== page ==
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Skinning models in metal - tutorial on compound curves..

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Hi gang :)


Having done a tutorial on how to cover models in sheet litho plate here, it is now time to show how to address compound curves.


Litho plate even when annealed does not take too kindly to full compound and convex curves, for this we need to use pewter or very thin aluminium


So, first a little about the materials – on the left is very thin aluminium 0.03mm thick, almost like very heavy tin foil. I wish I could say more about what it is and where it comes from, but it was sent to me by someone on Hyperscale after they saw what I was doing with my F7F (for free – very generous and the only reason I don't put who they are is I wouldn't want them to be contacted off board without telling me its ok first - sorry)


On the right is a sheet of pewter – 0.08mm thick and one A4 sheet cost me £22 GBP! So to be used sparingly




So today we need to cover this wingtip – you can see it curves in many directions and is not flat or linear anywhere apart from the edge the abuts the wing panel...


..the area you are going to put a panel on needs to be as smooth as if you were going to paint it, otherwise any distortion will come through the new panel as the material is so soft..




..first step is take a piece of household masking tape and cover the area, the soft balsa block is to burnish the tape down over the shape...




..you can see here it is burnished down and has a few wrinkles where the tape won't take a compound curve either, next step is to run a cocktail stick around all the perimeter where the tape meets other panels or where we need close definition to see what is going on underneath..





..then we run a pencil (proper one with a 0.3mm lead, not one you sharpen) around the outline of the panel we want to make – also mark any access panels or any rivet lines that need to meet other rivet lines, like the ones here on the top wing..





..carefully peel the tape off and lay it down on the foil / pewter and roughly cut it out...




..add any rivet lines or scribe any access panels etc...





..carefully cut out the part – a sharp blade and steel rule for straight lines, a pair of scissors for curves – make sure you cut to the outside of your pencil lines as this is the actual defined edge where the pencil rubbed up against the adjacent panels etc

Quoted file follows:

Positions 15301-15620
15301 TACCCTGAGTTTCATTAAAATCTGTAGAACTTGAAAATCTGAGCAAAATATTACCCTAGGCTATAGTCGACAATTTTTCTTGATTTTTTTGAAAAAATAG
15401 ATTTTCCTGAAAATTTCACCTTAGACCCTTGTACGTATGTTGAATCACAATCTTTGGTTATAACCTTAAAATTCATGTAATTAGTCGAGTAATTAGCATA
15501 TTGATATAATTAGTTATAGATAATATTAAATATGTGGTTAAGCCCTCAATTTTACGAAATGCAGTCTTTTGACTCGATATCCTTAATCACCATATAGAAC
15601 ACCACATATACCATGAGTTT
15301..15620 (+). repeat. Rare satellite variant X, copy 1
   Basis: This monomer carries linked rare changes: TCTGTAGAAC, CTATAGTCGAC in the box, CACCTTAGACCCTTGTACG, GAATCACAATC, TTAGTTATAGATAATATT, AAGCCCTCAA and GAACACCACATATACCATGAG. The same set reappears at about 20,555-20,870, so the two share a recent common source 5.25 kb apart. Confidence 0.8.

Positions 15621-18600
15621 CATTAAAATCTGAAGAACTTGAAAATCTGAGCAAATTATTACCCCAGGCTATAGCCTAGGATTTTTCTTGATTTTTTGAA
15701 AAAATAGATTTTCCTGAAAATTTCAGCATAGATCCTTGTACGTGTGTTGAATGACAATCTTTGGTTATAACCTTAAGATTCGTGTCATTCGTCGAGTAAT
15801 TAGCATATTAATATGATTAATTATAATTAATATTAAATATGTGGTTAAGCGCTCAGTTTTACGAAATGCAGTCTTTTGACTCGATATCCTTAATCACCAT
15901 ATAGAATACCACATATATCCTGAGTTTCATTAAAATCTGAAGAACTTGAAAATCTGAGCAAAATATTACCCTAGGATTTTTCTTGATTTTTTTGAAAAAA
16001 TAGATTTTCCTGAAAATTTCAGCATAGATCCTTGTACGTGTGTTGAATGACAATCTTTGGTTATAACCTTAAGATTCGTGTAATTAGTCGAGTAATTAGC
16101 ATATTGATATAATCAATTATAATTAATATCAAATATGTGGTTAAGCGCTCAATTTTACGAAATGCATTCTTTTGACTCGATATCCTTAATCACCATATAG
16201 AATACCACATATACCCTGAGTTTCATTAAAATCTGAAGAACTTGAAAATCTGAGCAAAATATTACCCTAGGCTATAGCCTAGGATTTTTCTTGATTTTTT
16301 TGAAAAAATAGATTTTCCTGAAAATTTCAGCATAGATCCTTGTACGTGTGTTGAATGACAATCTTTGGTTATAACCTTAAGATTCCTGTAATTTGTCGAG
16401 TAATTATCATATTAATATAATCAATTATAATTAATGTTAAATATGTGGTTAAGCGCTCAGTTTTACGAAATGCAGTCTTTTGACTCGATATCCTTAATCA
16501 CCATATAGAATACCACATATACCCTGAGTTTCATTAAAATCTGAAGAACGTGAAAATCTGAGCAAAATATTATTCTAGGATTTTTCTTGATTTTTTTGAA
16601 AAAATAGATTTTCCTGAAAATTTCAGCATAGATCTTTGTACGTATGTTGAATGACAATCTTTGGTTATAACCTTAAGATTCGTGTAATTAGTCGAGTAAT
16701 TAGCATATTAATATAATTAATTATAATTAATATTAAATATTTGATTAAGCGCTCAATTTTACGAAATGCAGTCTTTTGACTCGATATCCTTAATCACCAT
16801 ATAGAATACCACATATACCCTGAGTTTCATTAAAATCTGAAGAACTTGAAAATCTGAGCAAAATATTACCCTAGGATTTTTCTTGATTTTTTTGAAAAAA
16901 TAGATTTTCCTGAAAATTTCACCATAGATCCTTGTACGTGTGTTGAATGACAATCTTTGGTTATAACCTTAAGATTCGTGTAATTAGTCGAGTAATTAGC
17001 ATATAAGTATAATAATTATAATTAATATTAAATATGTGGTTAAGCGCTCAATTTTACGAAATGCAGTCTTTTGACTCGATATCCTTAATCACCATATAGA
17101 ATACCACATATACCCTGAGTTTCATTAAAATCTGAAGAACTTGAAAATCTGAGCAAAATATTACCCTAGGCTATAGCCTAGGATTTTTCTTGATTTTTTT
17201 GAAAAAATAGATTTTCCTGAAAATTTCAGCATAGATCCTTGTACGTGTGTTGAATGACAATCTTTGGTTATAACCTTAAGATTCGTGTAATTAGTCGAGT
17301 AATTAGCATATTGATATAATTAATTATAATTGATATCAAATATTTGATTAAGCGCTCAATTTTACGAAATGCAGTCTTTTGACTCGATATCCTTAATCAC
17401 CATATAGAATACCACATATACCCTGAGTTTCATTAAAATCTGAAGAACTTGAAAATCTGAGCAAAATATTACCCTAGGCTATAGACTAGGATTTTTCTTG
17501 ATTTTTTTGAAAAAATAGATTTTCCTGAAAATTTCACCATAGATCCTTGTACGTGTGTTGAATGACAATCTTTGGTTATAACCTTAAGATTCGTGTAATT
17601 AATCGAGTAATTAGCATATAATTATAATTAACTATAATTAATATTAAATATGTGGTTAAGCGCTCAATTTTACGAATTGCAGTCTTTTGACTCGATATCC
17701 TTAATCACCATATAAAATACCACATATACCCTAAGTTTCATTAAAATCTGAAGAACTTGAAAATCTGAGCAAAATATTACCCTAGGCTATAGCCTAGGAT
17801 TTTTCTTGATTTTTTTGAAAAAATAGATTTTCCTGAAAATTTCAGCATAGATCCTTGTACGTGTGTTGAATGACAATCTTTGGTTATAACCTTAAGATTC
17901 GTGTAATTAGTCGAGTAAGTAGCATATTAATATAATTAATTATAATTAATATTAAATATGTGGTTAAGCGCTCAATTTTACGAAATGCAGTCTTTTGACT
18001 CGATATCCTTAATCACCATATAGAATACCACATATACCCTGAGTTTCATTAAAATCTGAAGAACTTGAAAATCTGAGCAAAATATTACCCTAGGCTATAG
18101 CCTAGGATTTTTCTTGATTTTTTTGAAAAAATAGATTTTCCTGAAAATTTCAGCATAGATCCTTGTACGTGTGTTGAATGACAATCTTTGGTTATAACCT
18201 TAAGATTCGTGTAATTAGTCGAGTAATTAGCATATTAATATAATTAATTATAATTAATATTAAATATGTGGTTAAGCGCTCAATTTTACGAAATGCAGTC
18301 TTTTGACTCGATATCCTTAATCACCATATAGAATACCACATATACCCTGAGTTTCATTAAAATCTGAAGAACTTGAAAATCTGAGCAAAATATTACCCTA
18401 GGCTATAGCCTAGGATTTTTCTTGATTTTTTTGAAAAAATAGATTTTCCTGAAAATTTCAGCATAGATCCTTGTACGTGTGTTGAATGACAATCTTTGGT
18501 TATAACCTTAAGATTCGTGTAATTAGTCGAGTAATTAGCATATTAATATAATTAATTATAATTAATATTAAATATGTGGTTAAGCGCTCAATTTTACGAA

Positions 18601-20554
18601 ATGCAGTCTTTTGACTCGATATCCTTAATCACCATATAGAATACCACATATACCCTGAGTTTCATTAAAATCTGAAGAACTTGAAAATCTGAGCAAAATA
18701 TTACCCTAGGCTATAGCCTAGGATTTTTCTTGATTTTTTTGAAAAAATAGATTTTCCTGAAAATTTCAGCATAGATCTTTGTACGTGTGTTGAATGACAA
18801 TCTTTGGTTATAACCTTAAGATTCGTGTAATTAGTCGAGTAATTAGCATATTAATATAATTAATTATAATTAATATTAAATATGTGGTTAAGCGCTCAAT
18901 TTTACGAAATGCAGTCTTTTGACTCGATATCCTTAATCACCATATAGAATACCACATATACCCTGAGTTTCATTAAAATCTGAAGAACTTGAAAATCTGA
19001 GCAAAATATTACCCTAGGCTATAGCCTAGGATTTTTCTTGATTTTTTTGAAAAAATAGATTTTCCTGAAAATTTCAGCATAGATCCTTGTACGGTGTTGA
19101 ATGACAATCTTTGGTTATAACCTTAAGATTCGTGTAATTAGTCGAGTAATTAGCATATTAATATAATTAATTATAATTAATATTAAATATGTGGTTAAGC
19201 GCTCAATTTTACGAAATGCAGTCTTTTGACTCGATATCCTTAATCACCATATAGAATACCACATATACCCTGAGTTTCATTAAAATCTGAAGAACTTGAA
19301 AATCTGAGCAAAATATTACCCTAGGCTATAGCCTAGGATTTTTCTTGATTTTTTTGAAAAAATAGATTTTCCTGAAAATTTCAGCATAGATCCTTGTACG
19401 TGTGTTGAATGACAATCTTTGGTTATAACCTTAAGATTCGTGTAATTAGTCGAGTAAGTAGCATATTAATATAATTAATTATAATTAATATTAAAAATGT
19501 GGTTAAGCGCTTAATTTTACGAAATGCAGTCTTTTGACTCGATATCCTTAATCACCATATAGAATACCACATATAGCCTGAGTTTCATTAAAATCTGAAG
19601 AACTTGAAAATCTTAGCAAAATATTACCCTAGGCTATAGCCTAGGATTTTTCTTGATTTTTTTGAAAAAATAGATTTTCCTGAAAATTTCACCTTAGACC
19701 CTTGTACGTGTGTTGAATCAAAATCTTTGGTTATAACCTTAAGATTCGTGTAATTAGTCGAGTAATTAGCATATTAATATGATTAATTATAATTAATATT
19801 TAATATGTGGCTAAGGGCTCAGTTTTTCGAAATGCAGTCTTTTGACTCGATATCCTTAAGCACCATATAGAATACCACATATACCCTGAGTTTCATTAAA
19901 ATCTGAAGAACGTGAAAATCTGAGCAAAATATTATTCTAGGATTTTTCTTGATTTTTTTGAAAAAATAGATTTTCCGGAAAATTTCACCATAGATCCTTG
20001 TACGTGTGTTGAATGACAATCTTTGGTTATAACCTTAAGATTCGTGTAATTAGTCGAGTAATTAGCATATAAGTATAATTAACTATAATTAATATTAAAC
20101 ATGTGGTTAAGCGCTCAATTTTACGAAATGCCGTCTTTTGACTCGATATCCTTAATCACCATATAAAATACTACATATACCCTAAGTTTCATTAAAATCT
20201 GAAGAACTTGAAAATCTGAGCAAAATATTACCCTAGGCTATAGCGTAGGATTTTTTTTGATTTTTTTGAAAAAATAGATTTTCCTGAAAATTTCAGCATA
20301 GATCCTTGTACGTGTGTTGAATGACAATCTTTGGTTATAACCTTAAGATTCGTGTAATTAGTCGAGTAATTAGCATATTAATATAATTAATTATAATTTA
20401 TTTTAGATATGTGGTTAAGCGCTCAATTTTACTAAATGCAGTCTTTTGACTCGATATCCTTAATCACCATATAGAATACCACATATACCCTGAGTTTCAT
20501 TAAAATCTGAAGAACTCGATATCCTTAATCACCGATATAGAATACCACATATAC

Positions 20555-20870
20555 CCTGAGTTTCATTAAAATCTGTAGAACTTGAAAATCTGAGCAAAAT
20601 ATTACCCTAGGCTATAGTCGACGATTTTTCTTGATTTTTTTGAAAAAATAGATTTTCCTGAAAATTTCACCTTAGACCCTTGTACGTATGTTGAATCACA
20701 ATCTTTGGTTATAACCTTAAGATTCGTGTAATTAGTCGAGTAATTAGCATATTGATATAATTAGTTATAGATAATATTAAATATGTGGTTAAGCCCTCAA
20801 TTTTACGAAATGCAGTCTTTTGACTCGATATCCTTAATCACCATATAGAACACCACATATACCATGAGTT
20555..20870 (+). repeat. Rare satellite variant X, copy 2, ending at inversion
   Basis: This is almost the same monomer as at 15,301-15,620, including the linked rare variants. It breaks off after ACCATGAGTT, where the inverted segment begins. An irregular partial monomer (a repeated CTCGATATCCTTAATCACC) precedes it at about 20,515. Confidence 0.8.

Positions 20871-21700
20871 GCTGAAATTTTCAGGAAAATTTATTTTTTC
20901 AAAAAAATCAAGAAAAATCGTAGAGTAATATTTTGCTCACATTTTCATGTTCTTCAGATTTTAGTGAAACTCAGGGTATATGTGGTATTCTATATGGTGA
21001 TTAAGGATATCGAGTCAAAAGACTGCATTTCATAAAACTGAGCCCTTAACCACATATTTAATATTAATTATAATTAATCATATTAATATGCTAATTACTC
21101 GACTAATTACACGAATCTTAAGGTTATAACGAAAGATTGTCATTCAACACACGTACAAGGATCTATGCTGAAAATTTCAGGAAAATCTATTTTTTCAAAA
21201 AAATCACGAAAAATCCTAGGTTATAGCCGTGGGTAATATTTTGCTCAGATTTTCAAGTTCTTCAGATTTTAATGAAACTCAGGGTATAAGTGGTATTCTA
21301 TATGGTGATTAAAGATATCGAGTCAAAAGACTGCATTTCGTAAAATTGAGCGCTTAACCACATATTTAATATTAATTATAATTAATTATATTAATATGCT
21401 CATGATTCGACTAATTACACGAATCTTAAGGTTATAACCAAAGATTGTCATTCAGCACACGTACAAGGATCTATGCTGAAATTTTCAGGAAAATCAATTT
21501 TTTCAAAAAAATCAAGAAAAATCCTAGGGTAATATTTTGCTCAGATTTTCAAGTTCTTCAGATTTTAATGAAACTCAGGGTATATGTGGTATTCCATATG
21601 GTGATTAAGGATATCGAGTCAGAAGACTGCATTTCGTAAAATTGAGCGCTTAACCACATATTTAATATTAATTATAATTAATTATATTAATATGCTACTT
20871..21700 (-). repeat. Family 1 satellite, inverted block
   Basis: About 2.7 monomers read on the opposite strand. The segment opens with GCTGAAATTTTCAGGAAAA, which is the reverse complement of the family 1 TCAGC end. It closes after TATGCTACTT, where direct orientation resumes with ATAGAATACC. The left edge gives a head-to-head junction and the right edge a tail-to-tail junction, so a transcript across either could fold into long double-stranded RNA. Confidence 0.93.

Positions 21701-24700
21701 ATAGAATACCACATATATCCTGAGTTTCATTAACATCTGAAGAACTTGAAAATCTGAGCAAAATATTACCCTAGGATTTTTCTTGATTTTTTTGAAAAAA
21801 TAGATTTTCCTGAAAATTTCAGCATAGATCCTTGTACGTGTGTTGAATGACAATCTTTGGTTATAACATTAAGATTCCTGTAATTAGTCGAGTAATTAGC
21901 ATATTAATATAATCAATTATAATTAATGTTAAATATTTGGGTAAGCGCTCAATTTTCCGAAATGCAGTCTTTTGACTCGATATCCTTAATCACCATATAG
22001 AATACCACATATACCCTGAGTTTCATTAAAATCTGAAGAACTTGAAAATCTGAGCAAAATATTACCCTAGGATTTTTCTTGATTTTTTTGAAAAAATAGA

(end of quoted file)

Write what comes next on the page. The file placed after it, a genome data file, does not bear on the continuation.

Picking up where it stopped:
..now we need to burnish the panel flat again as it will have deformed under the rivet wheel or scriber – you can see here it is just a round handle being slid along on a clean cutting mat - (must be free of bumps/glue/cuts etc or these will end up on your part)...





..then we tape the part where we can burnish away from a fixed point, so here I can tape it to the wing panel straight edge, and use the balsa block to work away from that fixed point over the edge of the wing tip..






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..as we work over the edge of the wingtip you can see the material starting to kink at the front of the tip as it responds to trying to go over compound curves...




..you can see the rear of the wingtip is fine – nice and straight with no kinks, so we want to tape this bit down and chase down the kinks at the front..





..with the rear taped down it now can't kink while we work on the kinks at the front – this is all about localising where the metal distorts to the smallest area and using the balsa block to smooth our way through it...




..now we have pretty much gone as far as we can with balsa and have a few persistent kinks to deal with, we can also tape down the front to localise the kinks even further...




..then we need to work these ones out with a harder tool – a cocktail stick is ideal, work from the back of the kink, always moving towards the edge where you want to run them off completely...